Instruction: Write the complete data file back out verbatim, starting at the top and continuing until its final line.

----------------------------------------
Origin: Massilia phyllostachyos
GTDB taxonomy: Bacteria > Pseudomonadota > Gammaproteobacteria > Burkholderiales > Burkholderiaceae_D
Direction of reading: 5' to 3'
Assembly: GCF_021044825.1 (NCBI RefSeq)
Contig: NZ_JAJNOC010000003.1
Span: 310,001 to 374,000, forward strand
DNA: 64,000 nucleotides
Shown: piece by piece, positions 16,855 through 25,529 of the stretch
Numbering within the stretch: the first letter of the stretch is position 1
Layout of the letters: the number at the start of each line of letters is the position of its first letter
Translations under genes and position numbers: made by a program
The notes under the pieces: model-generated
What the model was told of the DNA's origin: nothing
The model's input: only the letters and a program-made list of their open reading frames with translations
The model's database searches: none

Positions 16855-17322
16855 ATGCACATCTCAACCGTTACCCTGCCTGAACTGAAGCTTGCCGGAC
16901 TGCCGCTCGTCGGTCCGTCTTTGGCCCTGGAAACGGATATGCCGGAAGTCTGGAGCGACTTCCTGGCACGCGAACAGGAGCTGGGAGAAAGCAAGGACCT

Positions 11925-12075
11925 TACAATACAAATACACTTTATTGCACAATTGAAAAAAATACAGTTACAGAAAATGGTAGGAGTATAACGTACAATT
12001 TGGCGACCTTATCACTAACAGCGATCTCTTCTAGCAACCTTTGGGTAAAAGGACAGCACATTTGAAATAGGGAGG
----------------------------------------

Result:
Origin: Massilia phyllostachyos
GTDB taxonomy: Bacteria > Pseudomonadota > Gammaproteobacteria > Burkholderiales > Burkholderiaceae_D
Direction of reading: 5' to 3'
Assembly: GCF_021044825.1 (NCBI RefSeq)
Contig: NZ_JAJNOC010000003.1
Span: 310,001 to 374,000, forward strand
DNA: 64,000 nucleotides
Shown: piece by piece, positions 16,855 through 25,529 of the stretch
Numbering within the stretch: the first letter of the stretch is position 1
Layout of the letters: the number at the start of each line of letters is the position of its first letter
Translations under genes and position numbers: made by a program
The notes under the pieces: model-generated
What the model was told of the DNA's origin: nothing
The model's input: only the letters and a program-made list of their open reading frames with translations
The model's database searches: none

Positions 16855-17322
16855 ATGCACATCTCAACCGTTACCCTGCCTGAACTGAAGCTTGCCGGAC
16901 TGCCGCTCGTCGGTCCGTCTTTGGCCCTGGAAACGGATATGCCGGAAGTCTGGAGCGACTTCCTGGCACGCGAACAGGAGCTGGGAGAAAGCAAGGACCT

Positions 11925-12075
11925 TACAATACAAATACACTTTATTGCACAATTGAAAAAAATACAGTTACAGAAAATGGTAGGAGTATAACGTACAATT
12001 TGGCGACCTTATCACTAACAGCGATCTCTTCTAGCAACCTTTGGGTAAAAGGACAGCACATTTGAAATAGGGAGG